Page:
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Parliamentarian's Responsibilities

Parliamentarians:
  • discharge duties under WHS legislation
  • adopt good workplace practices
  • manage hazards and risks; and

Parliamentarians must:

Discharge their duties under WHS legislation

Under WHS legislation, each Parliamentarian must:

  • to discharge the Commonwealth’s primary duty:
    • ensure, so far as is reasonably practicable, the health and safety of workers who carry out work for the Parliamentarian, including MOP(S) Act employees
  • to discharge his or her own duties as an officer:
    • acquire, and keep up-to-date, knowledge of work health and safety matters, including:
      • the hazards and risks associated with workplace bullying and harassment; and
      • strategies to prevent and respond to workplace bullying and harassment;
    • ensure that appropriate resources (within the current limits of the work expenses framework and the Parliamentarian’s capacity to control the allocation of resources within his or her workplaces), are dedicated to eliminating or minimising the risks to health and safety from workplace bullying and harassment
    • ensure that appropriate processes are in place for the Parliamentarian to receive information regarding bullying and harassment within his or her workplaces and respond to that information in an appropriate and timely way
    • verify that the systems and processes within each of his or her workplaces to prevent and respond to bullying and harassment, whether put in place by the Parliamentarian or by Finance, are operating towards that end. This may include verifying that:
      • all persons within the workplace understand the Parliamentarian’s expectations regarding workplace behaviour
      • all MOP(S) Act employees within the workplace are familiar with and comply with this policy
      • all workers know how to report bullying and harassment risks, and all WHS hazards and incidents are reported
      • all workers are consulted on matters that may affect their health or safety, including their psychological health and safety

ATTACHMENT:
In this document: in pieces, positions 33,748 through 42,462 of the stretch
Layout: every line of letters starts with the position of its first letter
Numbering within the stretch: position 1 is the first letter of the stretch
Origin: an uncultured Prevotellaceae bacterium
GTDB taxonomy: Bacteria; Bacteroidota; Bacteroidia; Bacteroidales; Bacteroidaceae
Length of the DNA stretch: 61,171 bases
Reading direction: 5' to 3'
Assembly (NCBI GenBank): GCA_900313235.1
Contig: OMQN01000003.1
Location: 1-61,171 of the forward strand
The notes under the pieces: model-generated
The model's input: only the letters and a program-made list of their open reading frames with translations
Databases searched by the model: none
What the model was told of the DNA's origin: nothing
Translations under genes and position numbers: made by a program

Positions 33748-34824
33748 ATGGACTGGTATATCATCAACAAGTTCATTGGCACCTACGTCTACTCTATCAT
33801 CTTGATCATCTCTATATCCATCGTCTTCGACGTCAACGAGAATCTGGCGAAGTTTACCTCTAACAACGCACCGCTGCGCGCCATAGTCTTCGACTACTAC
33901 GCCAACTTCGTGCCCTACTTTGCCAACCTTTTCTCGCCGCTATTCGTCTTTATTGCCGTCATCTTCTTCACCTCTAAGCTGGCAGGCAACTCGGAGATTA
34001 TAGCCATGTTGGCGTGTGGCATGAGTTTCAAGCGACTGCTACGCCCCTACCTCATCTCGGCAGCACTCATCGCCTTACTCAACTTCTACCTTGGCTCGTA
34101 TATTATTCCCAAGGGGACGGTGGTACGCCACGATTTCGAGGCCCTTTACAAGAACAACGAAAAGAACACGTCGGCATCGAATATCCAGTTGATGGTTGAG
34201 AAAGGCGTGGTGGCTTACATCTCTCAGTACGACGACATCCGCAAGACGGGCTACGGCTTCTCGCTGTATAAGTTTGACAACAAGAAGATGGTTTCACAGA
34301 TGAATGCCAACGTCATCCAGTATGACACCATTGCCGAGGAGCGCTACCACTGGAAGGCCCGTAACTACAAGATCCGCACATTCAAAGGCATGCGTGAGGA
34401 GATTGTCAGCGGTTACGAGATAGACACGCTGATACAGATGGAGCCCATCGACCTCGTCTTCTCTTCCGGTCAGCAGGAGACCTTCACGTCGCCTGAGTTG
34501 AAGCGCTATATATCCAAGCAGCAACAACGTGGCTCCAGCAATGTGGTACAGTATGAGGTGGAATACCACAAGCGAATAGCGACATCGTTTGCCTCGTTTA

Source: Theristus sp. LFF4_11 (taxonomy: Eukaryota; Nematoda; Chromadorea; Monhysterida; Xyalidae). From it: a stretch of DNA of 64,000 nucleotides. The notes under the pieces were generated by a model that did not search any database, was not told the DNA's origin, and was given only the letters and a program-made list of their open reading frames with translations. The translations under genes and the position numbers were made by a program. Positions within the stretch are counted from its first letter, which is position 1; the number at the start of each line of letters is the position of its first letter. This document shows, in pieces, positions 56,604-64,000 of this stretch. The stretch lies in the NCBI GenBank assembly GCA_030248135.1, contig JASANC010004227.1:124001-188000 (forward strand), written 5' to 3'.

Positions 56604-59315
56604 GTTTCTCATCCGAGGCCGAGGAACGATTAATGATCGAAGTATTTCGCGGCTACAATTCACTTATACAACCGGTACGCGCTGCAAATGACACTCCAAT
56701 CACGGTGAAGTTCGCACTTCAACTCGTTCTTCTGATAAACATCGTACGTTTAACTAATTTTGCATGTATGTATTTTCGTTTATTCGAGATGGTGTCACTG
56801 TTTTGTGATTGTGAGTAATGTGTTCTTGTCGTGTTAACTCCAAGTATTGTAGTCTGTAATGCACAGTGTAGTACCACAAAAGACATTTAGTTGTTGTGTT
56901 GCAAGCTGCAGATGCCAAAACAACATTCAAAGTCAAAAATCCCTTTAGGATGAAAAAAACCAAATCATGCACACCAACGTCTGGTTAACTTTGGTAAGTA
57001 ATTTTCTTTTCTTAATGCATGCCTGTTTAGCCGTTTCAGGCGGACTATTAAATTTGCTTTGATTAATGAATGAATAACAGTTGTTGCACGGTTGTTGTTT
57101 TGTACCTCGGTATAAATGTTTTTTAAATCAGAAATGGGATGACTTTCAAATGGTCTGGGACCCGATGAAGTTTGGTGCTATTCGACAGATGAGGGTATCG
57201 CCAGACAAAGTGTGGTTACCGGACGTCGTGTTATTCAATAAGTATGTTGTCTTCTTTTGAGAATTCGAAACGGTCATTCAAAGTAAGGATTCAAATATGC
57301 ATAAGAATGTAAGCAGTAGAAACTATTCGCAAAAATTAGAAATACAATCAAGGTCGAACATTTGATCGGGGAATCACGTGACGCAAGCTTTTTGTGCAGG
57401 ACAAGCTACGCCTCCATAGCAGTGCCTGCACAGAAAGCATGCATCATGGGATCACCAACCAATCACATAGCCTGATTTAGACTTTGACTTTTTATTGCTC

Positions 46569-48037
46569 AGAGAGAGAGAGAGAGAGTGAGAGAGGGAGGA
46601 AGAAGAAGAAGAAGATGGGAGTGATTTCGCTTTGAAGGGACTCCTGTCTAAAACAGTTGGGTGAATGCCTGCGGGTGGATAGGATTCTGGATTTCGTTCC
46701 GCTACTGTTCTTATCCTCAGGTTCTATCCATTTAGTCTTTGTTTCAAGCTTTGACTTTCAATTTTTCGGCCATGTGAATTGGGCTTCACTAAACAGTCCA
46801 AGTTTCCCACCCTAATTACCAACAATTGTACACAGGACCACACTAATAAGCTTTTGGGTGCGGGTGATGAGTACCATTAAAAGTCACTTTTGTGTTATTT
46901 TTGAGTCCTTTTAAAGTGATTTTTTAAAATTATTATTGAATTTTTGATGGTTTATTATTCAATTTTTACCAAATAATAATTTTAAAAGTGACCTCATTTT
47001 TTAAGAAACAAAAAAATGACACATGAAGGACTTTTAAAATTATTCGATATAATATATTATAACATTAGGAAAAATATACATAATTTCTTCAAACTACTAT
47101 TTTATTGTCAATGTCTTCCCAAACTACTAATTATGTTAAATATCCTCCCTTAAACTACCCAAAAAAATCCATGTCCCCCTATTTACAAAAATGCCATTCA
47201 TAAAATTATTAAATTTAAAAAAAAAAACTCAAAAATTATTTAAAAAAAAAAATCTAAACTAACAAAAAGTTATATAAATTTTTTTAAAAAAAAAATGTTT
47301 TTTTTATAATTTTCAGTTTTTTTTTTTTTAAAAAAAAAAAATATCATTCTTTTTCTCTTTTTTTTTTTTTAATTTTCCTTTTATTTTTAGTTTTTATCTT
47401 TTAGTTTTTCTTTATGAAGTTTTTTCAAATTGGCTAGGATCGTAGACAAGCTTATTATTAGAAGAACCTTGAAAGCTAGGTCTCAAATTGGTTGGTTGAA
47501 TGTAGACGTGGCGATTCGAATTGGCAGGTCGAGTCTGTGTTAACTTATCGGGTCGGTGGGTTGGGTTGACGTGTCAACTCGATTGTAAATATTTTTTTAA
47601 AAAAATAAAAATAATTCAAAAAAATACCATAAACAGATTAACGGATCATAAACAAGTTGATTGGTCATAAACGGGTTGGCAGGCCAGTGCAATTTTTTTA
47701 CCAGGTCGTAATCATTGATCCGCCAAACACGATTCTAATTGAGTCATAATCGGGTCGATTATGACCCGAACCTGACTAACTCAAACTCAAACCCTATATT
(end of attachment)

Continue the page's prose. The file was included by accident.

• all workers receive WHS induction information, undertake bullying and harassment awareness training provided by Finance, and know how to access the WHS resources on the Ministerial and Parliamentary Services website
      • all MOP(S) Act employees are aware of the Health and Safety Representatives for their work group.
    • to discharge his or her own duties as a worker, while at work:
      • take reasonable care for his or her own health and safety
      • take reasonable care that his or her acts or omissions do not adversely affect the health and safety of other persons.

Parliamentarians should:

a.  Adopt good workplace practices

Sound management practices and effective communication can assist in creating a workplace environment that discourages bullying and harassment. To minimise and respond to risks of workplace bullying or harassment, a Parliamentarian should:

  • promote a workplace culture free from bullying or harassment:
    • adopt and promote this policy within his or her workplace(s)
    • clarify, and model, the standards of behaviour that he or she expects within the workplace
    • undertake online training and attend information sessions on preventing bullying and harassment offered to Parliamentarians by Finance and/or Comcare
    • clearly indicate that workplace bullying and harassment by a worker will not be tolerated and may result in disciplinary action
    • clearly state his or her commitment to positive working relationships
    • ensure that any person with management responsibilities within the workplace is accountable, to the Parliamentarian, for creating a workplace culture in which bullying and harassment are unacceptable
    • encourage workers to take action if they believe they have been bullied or harassed, or observed workplace bullying or harassment
    • respond to disharmony, conflict or unacceptable behaviour within the workplace promptly, to minimise the risk of escalation
    • adopt a risk management approach within the workplace, to identify and address risks that may contribute to the occurrence of workplace bullying, harassment or violence.
  • adopt transparent and fair performance management practices:
    • recruit workers whose skills, experience and temperament are suitable for the work they are required to do
    • ensure that the roles and responsibilities of each worker are understood, by providing:
      • duty statements
      • clear expectations about the quality and quantity of work required
      • routine feedback on performance
      • transparent reporting lines and decision-making responsibilities, especially when the Parliamentarian is absent
    • provide opportunities for discussion with workers about mutual expectations, goals, how they manage their duties, and career development